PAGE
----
Arizona’s budget battle has squeezed the Arizona State Parks Board, closing two-thirds of state parks. Politicians will sometimes use the “Washington Monument Syndrome” tactic, closing something popular in order to justify raising taxes. At one point, Arizona considered a $15 license plate tax, allowing anyone with an Arizona license plate to enter for “free.” However, the Goldwater Institute has recognized that raising taxes will not only burden taxpayers, but will not offer any long-term solution to the state’s $ 4 billion deficit or its suffering state park system.

 The Goldwater Institute has suggested that Arizona allow private companies to manage the parks. Recreation Resource Management is a private company based in Phoenix, dedicated to running state parks more efficiently. Currently RRM manages 175 properties in 11 states. The state leases the land out to RRM on a short term or long term contract and RRM then pays the state part of its revenue as “rent,” which on average ranges from 10-12% of revenue. However, a state can receive up to 22% of revenue depending on the contract.
The costs of running state parks is all placed on the company, alleviating taxpayers and making these former state run operations subject to market pressures. Critics of leasing land to private companies complain that companies will hike up rates in order to turn a profit. However, RRM usually needs state approval to raise prices and even then the company is against price hikes, believing it turns away customers. So if RRM is not hiking up prices, what does it do to make a profit?
ATR has previously noted the insane perks that public sector employees receive. Much of the costs associated with running parks are from paying off wages and benefits. RRM has noted that “just as one would not hire a Fortune 500 CEO to do one’s web design, park employees with masters in environmental science are not ideal for manning gate houses and cleaning bathrooms.” Instead RRM hires a more flexible and less expensive workforce. While state parks hire workers all year, paying them even when parks are closed, RRM hires seasonal folk. Being a private business there is also inherently a lot less bureaucracy and it is easier to get rid of bad employees.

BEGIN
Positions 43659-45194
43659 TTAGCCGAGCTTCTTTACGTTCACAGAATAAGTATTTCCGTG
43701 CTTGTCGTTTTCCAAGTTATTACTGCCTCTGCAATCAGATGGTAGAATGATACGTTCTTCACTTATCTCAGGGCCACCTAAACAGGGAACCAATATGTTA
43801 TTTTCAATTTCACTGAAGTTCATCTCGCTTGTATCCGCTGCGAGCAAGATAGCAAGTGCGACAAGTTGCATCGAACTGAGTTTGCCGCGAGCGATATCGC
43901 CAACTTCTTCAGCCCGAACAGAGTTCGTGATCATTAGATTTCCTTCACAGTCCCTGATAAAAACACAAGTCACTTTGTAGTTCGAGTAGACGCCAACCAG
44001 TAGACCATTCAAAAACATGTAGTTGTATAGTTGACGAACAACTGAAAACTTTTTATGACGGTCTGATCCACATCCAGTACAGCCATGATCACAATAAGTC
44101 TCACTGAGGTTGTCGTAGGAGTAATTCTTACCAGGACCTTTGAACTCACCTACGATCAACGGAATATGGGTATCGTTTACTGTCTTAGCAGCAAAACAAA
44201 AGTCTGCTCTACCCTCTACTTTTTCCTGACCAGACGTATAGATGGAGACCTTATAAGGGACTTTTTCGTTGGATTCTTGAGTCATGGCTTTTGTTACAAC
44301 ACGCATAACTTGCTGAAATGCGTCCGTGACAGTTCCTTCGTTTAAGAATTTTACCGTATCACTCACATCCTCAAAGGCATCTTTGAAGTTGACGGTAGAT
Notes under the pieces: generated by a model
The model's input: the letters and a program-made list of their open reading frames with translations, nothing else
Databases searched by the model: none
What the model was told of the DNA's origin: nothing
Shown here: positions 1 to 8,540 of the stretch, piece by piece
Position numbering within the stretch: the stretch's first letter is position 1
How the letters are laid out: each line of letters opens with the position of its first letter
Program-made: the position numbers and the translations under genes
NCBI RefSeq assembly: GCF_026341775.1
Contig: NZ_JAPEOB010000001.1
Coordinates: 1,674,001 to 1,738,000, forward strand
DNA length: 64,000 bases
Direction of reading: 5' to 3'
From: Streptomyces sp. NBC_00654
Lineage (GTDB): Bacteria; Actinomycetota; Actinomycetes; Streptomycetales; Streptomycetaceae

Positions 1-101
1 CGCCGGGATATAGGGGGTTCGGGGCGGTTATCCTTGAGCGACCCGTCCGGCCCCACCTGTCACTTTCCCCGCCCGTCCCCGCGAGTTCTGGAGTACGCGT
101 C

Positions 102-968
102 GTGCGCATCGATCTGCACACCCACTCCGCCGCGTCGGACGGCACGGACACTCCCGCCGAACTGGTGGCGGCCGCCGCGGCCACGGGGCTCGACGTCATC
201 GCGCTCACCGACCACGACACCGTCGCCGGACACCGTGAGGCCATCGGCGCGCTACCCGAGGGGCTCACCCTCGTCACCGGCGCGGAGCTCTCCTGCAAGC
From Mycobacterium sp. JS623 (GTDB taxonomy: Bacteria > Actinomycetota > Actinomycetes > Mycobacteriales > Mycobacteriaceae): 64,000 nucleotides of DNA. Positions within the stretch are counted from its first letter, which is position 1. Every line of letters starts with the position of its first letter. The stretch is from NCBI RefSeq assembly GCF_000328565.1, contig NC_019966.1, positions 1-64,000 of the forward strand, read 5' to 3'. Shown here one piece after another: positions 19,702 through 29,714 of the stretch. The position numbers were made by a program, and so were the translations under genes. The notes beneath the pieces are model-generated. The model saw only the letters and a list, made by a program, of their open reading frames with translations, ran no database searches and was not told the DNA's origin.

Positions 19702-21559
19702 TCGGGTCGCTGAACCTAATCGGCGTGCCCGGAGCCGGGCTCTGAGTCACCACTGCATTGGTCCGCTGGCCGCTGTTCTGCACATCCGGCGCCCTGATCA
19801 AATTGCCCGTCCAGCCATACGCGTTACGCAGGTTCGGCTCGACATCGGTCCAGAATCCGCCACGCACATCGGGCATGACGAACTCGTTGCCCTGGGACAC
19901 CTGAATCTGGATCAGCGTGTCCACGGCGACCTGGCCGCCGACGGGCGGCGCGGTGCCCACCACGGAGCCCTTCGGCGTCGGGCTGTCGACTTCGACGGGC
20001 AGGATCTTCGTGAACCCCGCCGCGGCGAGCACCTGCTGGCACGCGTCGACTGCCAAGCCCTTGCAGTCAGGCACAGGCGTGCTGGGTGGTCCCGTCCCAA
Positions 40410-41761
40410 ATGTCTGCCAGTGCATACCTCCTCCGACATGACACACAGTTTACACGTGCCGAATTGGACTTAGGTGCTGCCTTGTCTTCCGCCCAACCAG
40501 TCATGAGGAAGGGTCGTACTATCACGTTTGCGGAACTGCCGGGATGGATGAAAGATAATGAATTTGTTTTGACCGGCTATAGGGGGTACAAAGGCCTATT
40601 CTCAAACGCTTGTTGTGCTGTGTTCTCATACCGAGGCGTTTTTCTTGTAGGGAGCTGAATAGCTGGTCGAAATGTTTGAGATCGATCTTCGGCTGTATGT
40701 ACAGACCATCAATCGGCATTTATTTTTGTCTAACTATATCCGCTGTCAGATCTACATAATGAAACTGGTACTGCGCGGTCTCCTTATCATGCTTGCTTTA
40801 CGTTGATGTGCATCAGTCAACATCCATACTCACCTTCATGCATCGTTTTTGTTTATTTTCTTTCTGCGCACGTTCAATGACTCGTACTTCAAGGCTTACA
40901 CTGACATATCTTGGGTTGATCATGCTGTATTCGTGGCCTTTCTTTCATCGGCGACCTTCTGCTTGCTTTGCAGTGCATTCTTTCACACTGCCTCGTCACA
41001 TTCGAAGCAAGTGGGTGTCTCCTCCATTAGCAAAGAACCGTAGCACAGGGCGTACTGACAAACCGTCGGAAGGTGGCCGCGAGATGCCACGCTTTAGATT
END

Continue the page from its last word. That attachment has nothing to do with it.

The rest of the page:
But RRM does not just manage the parks and make them profitable, but they also renovate the property providing a better outdoor experience to consumers. When RRM took over operations of Honeycomb Parks in Alabama, the park was run down. RRM built new docks, a new store, and new camp grounds. RRM also invested a half million dollars in private funds to build cabins and a trail loop for McArthur-Burney Falls Memorial State Park. Many of their camps have been voted in the top 100 family campgrounds in the US.
RRM is not the only private company that turns budget-busters into money-makers. American Land & Leisure which is based in Utah manages federal lands with contracts ranging from California to West Virginia. California Land Management has been around since 1981 and is managing campgrounds and parks along the West coast.
Warren Meyer, CEO of Recreation Resource Management has sent a proposal to the Arizona Legislature, asking to manage 7 of the state’s closed parks. Rather than propose new taxes and fees, Arizona should contract state parks to private entities which would bring in revenue without burdening taxpayers. Last year Arizona entered into concessions to deliver transportation projects, why not state parks? Alleviate ailing state governments, removing burdens on taxpayers, and giving the private sector to take care of our parks: sounds like a win-win to me.